Conceptualising the redesign of the office administration and management curriculum at a polytechnic in Lesotho
Theko, Nthati Rose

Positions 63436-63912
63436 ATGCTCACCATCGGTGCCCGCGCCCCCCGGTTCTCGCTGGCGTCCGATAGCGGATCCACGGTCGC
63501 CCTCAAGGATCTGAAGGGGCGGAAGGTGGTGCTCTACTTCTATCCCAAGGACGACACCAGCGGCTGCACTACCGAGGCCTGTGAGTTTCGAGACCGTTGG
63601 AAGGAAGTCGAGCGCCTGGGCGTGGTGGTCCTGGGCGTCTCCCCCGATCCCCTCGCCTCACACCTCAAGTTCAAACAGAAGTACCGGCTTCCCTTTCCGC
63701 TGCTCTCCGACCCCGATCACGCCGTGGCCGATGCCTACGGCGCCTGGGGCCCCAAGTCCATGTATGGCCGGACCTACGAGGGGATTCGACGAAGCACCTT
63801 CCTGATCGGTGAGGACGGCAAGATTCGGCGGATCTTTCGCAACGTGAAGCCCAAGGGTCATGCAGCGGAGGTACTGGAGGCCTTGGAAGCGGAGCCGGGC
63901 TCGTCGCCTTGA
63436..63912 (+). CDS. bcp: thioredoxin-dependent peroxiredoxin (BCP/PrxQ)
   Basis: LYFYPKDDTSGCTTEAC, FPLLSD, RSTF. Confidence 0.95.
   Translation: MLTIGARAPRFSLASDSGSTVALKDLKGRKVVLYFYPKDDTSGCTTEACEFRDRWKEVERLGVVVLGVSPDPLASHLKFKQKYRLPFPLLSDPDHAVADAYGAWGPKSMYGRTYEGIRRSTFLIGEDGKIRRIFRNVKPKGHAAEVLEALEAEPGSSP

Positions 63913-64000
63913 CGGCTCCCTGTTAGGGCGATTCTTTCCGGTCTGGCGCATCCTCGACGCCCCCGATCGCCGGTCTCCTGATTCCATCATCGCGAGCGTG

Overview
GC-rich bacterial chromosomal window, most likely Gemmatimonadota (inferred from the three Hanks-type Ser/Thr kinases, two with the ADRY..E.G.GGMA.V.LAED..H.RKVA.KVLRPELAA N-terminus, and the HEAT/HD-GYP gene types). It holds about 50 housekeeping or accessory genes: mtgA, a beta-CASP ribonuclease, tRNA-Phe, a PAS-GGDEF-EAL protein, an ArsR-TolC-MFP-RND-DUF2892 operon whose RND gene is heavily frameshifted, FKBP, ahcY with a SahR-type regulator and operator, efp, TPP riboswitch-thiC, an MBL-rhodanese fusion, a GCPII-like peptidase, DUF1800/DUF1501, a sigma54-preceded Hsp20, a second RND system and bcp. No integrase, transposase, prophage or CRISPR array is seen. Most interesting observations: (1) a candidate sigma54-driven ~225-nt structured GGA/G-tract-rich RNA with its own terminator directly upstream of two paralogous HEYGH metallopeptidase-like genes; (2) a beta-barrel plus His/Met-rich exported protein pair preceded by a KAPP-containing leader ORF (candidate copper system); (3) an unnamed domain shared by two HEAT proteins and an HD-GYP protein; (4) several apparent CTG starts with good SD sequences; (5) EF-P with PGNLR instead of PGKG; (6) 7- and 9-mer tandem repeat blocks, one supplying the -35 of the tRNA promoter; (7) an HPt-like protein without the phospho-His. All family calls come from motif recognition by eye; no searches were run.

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The Higher Education Sub-sector in Lesotho is governed by the Lesotho Higher Education Act 2004 which provides for the regulation of higher education; the establishment, composition and functions of Council for Higher Education (CHE); the governance and funding of higher education public institutions; registration of higher education private institutions; and for quality assurance. The importance of Technical Vocational education is to prepare workers for skilled positions in the workplace through a public system of pre-employment; on-the-job training; skills-upgrading; and worker-retraining programs. In order for career and technical education to meet its obligations to society, to the education community, to business and industry, and to its student-clients, identification of employability and workplace skills must be transmitted to students. Polytechnic A is classified as an institution of higher learning in Lesotho. Therefore, it has to provide programmes that meet the requirements set by the Council of Higher Education (CHE). The purpose of this study was to determine to what extends the curriculum of the Office Administration and Management Programme (OAMP) at Polytechnic A in Lesotho was conceptualized from a theoretical and a practical perspective to address the needs of the local, regional and international demands. The research methodology that the researcher used was qualitative research. Semi-structured interviews and the analysis of documents were used to collect data from the lecturers who are curriculum developers; the alumni of the programme, and the Ministry of Public Service which represents the employment sector. The research findings indicated that there is a need for curriculum improvement of the programme of Office Administration and Management Programme (OAMP) with emphasis on technological education, and professionalism of learners when they enter the realm of work. The labour market needs must be considered when a new curriculum is developed. The improvement should also include the qualification of the programme from diploma to degree level.